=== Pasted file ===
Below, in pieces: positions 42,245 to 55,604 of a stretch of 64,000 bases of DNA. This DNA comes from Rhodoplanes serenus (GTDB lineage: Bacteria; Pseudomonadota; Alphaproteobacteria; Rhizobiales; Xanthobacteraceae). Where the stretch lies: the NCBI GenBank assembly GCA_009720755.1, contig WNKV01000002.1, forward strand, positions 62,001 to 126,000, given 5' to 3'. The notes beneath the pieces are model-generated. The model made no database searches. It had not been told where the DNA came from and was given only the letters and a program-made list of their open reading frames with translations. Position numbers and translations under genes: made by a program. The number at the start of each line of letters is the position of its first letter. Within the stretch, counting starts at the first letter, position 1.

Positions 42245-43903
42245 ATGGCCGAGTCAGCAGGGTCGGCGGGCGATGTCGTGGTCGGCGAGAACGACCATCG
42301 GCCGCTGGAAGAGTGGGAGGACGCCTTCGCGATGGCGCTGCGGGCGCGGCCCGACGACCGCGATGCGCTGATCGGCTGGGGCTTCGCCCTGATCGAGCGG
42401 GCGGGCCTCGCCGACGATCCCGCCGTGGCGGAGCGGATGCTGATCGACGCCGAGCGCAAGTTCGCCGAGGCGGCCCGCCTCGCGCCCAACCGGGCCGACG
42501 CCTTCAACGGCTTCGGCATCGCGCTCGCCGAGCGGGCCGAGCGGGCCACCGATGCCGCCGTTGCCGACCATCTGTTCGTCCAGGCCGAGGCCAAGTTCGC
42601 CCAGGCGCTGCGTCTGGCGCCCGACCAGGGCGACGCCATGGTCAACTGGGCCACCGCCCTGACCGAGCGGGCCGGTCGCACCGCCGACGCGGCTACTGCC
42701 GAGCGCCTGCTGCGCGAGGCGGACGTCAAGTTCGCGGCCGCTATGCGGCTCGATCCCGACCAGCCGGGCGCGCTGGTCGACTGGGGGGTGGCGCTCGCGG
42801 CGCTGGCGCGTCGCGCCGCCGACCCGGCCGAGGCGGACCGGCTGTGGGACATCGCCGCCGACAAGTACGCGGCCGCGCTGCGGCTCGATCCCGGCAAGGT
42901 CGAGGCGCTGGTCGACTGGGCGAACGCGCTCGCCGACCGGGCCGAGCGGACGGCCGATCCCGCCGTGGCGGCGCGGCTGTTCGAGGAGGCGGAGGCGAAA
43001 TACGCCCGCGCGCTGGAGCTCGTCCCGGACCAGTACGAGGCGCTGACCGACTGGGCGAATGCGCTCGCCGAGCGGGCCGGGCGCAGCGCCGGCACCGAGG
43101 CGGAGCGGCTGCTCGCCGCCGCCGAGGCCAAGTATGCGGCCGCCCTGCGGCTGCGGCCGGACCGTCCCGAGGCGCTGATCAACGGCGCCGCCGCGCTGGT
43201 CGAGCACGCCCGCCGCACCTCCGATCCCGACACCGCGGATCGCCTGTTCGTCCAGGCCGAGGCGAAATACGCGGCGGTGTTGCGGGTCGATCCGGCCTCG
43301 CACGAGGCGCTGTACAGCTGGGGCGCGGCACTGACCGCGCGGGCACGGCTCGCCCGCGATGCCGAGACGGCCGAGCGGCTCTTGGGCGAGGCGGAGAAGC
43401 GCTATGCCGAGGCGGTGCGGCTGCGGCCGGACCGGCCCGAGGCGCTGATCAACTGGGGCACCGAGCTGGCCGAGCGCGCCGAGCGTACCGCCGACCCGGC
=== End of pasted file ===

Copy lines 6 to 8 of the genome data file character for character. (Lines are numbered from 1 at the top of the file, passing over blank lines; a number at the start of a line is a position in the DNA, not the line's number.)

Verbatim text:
42501 CCTTCAACGGCTTCGGCATCGCGCTCGCCGAGCGGGCCGAGCGGGCCACCGATGCCGCCGTTGCCGACCATCTGTTCGTCCAGGCCGAGGCCAAGTTCGC
42601 CCAGGCGCTGCGTCTGGCGCCCGACCAGGGCGACGCCATGGTCAACTGGGCCACCGCCCTGACCGAGCGGGCCGGTCGCACCGCCGACGCGGCTACTGCC
42701 GAGCGCCTGCTGCGCGAGGCGGACGTCAAGTTCGCGGCCGCTATGCGGCTCGATCCCGACCAGCCGGGCGCGCTGGTCGACTGGGGGGTGGCGCTCGCGG